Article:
# Mathematics Colloquia and Seminars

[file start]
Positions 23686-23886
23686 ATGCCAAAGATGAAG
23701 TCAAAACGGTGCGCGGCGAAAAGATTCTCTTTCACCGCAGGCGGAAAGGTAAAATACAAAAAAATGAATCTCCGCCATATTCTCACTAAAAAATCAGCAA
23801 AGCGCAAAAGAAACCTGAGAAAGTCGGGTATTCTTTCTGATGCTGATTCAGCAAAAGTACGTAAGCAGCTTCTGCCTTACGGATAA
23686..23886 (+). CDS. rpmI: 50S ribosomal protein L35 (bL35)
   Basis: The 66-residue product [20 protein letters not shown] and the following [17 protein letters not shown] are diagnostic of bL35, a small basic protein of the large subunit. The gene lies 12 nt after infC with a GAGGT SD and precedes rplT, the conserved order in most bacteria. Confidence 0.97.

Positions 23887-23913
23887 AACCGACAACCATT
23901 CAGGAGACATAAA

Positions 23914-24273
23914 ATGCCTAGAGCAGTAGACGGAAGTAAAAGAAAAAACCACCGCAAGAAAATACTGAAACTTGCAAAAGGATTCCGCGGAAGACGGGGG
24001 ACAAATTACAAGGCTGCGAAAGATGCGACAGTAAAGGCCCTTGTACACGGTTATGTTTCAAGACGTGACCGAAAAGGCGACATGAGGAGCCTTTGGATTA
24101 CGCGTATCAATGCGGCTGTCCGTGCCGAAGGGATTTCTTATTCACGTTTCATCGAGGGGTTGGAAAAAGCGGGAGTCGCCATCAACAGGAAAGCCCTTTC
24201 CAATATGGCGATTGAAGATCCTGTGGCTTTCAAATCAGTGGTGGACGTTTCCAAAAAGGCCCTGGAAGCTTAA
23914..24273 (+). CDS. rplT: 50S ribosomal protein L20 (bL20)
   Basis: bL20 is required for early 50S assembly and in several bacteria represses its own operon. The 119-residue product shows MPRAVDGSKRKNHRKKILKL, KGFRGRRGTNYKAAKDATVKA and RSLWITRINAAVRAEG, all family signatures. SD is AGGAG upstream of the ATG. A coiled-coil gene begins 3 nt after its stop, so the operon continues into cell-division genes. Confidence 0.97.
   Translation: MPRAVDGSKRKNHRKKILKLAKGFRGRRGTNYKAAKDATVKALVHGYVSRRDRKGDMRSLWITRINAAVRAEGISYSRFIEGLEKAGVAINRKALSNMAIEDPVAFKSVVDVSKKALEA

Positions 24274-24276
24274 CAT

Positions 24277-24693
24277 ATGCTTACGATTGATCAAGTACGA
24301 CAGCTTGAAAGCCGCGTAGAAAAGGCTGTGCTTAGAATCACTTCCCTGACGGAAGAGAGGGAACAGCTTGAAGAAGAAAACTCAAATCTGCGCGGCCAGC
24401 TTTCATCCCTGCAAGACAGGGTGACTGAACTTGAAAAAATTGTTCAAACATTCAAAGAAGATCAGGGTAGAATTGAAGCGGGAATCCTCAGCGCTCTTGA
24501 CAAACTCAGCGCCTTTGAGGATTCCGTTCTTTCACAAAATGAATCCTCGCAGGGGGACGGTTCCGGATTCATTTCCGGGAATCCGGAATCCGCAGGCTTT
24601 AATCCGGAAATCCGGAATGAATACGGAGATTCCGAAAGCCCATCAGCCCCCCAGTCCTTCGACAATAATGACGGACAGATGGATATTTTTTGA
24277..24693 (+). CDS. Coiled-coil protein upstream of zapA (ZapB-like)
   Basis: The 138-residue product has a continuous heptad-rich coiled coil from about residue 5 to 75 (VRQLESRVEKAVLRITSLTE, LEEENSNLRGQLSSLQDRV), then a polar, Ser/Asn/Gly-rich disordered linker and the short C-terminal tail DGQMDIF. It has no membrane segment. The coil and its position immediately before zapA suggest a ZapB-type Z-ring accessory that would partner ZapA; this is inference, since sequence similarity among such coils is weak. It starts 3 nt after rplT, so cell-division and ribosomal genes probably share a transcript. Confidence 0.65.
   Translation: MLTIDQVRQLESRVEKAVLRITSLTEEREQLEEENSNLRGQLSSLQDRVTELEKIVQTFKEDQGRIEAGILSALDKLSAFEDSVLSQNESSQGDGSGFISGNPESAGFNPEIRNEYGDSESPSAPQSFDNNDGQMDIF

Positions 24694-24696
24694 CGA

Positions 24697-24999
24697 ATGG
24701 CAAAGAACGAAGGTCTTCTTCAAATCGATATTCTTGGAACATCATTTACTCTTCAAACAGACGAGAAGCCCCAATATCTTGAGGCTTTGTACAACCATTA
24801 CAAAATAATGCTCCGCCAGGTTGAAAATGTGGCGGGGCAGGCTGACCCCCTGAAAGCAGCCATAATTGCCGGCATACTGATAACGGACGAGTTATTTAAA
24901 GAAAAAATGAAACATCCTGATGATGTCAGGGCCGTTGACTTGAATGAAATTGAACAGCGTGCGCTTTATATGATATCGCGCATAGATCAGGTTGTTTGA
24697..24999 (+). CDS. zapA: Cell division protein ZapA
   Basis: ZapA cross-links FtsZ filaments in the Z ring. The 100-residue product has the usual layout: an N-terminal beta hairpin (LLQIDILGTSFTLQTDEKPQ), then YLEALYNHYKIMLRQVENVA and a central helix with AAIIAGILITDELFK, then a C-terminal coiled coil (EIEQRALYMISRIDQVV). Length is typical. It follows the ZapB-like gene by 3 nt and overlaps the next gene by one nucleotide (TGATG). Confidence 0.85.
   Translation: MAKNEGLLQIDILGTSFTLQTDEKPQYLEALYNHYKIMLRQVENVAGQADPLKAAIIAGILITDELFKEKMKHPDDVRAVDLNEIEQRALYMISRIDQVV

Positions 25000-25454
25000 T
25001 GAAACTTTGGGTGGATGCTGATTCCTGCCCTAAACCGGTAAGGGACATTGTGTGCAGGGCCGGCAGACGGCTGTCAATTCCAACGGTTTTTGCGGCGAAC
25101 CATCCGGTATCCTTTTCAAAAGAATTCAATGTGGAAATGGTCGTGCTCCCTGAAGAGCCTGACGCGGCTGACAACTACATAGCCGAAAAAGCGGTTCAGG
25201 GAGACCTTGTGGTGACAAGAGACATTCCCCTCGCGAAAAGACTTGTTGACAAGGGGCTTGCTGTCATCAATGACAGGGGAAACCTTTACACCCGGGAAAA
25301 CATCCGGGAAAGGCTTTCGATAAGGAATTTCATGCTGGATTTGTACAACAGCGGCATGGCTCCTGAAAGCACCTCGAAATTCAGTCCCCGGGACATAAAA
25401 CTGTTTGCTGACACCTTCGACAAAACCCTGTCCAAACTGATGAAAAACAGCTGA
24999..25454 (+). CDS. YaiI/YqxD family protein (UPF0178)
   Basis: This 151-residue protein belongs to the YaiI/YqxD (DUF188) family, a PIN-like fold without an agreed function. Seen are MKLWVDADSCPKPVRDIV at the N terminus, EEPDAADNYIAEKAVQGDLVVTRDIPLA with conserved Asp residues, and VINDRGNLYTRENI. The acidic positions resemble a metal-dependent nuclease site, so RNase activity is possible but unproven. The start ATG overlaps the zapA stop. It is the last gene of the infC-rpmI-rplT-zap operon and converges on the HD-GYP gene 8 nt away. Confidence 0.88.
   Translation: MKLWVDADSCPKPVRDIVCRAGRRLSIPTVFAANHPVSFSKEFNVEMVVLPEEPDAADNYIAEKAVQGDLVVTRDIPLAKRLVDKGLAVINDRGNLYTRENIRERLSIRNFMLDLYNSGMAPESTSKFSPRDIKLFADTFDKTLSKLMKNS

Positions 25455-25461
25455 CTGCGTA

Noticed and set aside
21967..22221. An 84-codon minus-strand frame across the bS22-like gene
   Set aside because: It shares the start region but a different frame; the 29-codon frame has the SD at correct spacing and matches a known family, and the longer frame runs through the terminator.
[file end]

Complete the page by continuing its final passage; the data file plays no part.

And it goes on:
I will start with discussions on how a singular degeneration, called the {\it adiabatic degeneration}, of holomorphic curves naturally arise in two prominent examples related to compactivication of the moduli space of (pseudo)-holomorphic curves in $M$. One occurs in the chain level Floer theory, which concerns the limit as $\epsilon \to 0$ of the solution spaces of the perturbed Cauchy-Riemann equation in $\mathbb{R} \times S^1 \to M$ of the type $$\frac{\partial u}{\partial \tau}+J\Big(\frac{\partial u}{\partial t})-\epsilon X_f(u)\Big)=0$$ where $X_f$ is the Hamiltonian vector field associated to a given Morse function $f: M\to \mathbb{R}$. The other concerns the so called {\it large complex structure limit} of the moduli space of holomorphic curves, both open and closed, in the toric fibration or in the Strominger-Yau-Zaslow fibration of Calabi-Yau manifolds. In both examples, the limiting object looks more combinatorial and more computable in relation to the counting problem than the nearby problem for $\epsilon >0$. One important problem is to understand how accuarately the limiting picture reflects the nearby problem, which I call the {\it recovering problem}. Towards this direction, in this talk I will explain one key element needed in the recovering problem. This involves a new compactification of the moduli space of holomorphic curves with prescribed singularities (e.g., that of immersed curves): this refines the well-known stable map compatification and goes deeper into higher order jets of holomorphic maps. The latter work is a ongoing joint project with K. Rukaya. If time permits, I will discuss some possible applications.